Playing in an Empty Gym; No Spectators Allowed to Start Winter Sports Season

Superintendent Chad Higgins announces that there will be no spectators permitted to attend student athletic events hosted at Maize USD 266 schools and facilities to start the winter season.


Visual by 2020 graduate Alec Pham-Maize High

Basketball players, (from left to right) Parker Scott and Tysaac Noland, pose for their Seamless Productions sports hype video in December of 2019. OneMa1ze Broadcasting was unable to produce hype videos this school year to due limitations with student travel, equipment and being full remote.

Marvin Cao, Bullseye Staff Reporter

As athletes train and fans prepare to watch USD 266 games from the comfort of their homes to start the year, tensions from COVID-19 look set to worsen this winter with increasing COVID-19 numbers in Sedgwick County.

During this time, district leaders held a meeting on November 9, 2020, to limit the number of spectators for the incoming winter sports games at both high schools.

Chad Higgins, the superintendent of USD 266, announced that there will be no spectators permitted to attend student athletic events hosted at Maize USD 266 schools and facilities starting on November 10.

Board of Education meet to vote on a motion in a special meeting from October 26. The USD 266 committee members have actively met weekly this school year to assess learning models, athletics and dozens of variables having to do with our student and community safety. (Screen shot by Marvin Cao)

Maize South principal Dave Hickerson believes that Higgins made the best decision for the Maize community to keep athletes competing in our facilities.

“Given the current situation with COVID-19, I feel like it will be what’s best for the health and safety of our student-athletes, coaches, staff, and community,” Hickerson said. “I will miss the awesome crowds and in-person support we always have.”

As the winter sports are taking foot for the season, Tyler Kemp, bowling coach for Maize South, has confidence that they (Maize South bowling team) will keep pressing on despite the decision from USD 266.

“The effects on athletes and coaches are more than likely similar in the fact that no matter what is going on around them,” Kemp said. “They have a job to do.”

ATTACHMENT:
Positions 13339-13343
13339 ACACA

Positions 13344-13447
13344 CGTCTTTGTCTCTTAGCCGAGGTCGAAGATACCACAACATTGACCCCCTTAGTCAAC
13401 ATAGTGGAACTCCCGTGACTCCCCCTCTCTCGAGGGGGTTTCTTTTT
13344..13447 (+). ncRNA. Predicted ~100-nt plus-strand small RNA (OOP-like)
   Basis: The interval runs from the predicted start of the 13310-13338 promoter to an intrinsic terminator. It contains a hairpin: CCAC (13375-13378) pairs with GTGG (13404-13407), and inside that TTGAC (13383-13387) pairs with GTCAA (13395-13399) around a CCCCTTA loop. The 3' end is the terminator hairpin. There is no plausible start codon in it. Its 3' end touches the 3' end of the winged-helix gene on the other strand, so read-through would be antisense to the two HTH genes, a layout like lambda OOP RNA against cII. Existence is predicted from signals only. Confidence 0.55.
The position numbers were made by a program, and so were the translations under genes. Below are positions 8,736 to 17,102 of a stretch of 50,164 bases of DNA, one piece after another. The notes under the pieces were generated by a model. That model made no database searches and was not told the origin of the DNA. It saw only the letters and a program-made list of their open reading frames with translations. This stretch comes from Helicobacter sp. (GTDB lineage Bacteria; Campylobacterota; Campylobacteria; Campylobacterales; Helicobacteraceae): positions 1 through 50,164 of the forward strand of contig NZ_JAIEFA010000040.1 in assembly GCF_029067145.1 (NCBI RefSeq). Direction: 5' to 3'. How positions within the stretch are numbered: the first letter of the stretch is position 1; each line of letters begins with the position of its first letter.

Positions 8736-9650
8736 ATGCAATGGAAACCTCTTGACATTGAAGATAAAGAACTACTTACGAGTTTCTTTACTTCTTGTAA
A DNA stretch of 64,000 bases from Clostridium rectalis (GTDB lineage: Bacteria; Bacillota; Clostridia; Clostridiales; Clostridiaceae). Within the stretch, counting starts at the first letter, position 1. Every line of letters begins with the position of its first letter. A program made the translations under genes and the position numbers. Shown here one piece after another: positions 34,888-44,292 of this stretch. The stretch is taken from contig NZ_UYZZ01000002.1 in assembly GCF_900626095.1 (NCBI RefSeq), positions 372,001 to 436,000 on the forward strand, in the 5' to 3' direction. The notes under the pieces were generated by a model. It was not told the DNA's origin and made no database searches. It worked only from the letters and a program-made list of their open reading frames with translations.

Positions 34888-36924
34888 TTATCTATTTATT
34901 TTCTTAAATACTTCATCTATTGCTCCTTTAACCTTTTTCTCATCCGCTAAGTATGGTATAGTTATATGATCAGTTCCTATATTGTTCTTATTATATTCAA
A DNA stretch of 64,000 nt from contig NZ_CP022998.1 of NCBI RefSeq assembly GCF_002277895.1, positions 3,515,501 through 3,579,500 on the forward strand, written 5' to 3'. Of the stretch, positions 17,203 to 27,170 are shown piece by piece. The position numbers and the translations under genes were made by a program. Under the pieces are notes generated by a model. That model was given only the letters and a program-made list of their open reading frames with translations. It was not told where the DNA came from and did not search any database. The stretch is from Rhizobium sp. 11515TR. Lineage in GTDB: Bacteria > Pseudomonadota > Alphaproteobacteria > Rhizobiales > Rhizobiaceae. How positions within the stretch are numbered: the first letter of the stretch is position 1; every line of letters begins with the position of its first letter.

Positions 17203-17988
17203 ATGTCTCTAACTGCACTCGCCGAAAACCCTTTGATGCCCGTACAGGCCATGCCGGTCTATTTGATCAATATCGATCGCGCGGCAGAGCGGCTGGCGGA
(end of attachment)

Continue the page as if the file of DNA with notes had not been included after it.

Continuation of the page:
Junior Carter Bowles throws the bowling ball towards the lead pin at one of the Mavericks first tournaments of the year during the 2019-2020 season in Derby, Kansas. (Photo by Tyler Trice)

Some Maize South High students, like junior  athlete Kevin Allen, are actually worried about their mental health since they won’t have the crowd cheering for them as they play.

“The effects on the coaches and the athletes could be the difficulty in competitiveness with barely a crowd,” Allen said. “I hope it will all return to normal next year.”

Although no spectators are permitted to attend student athletic events, they can be watched from live streams through the NFHS network or other live streaming productions within Maize South or other AVCTL Division 1 and 2 schools.

“All of our home games will be live-streamed on the NFHS Network,” Hickerson said. “In addition, most of the schools we will compete against will also be streaming events when we are on the road.”

Many people hope that the COVID-19 pandemic would end in the near future, although the infection rate is rising as high as 21.6 percent from early November.

“I really don’t have any idea when things may return to normal,” Hickerson said. “I’m hoping that with our mitigation processes in place early in the season, we will be able to start admitting fans in late January so parents, friends, and our MSHS community can show their support for the Mavericks in person.”

Despite all of that, people still hold on to the hope that the pandemic would end as the vaccine continues to be tested through the winter to see how effective the first batch of doses may be for Americans.

“Eventually (everything will return to normal) yes,” Kemp said. “However, not until a vaccine is widely produced, tested, approved, and taken will that be possible.”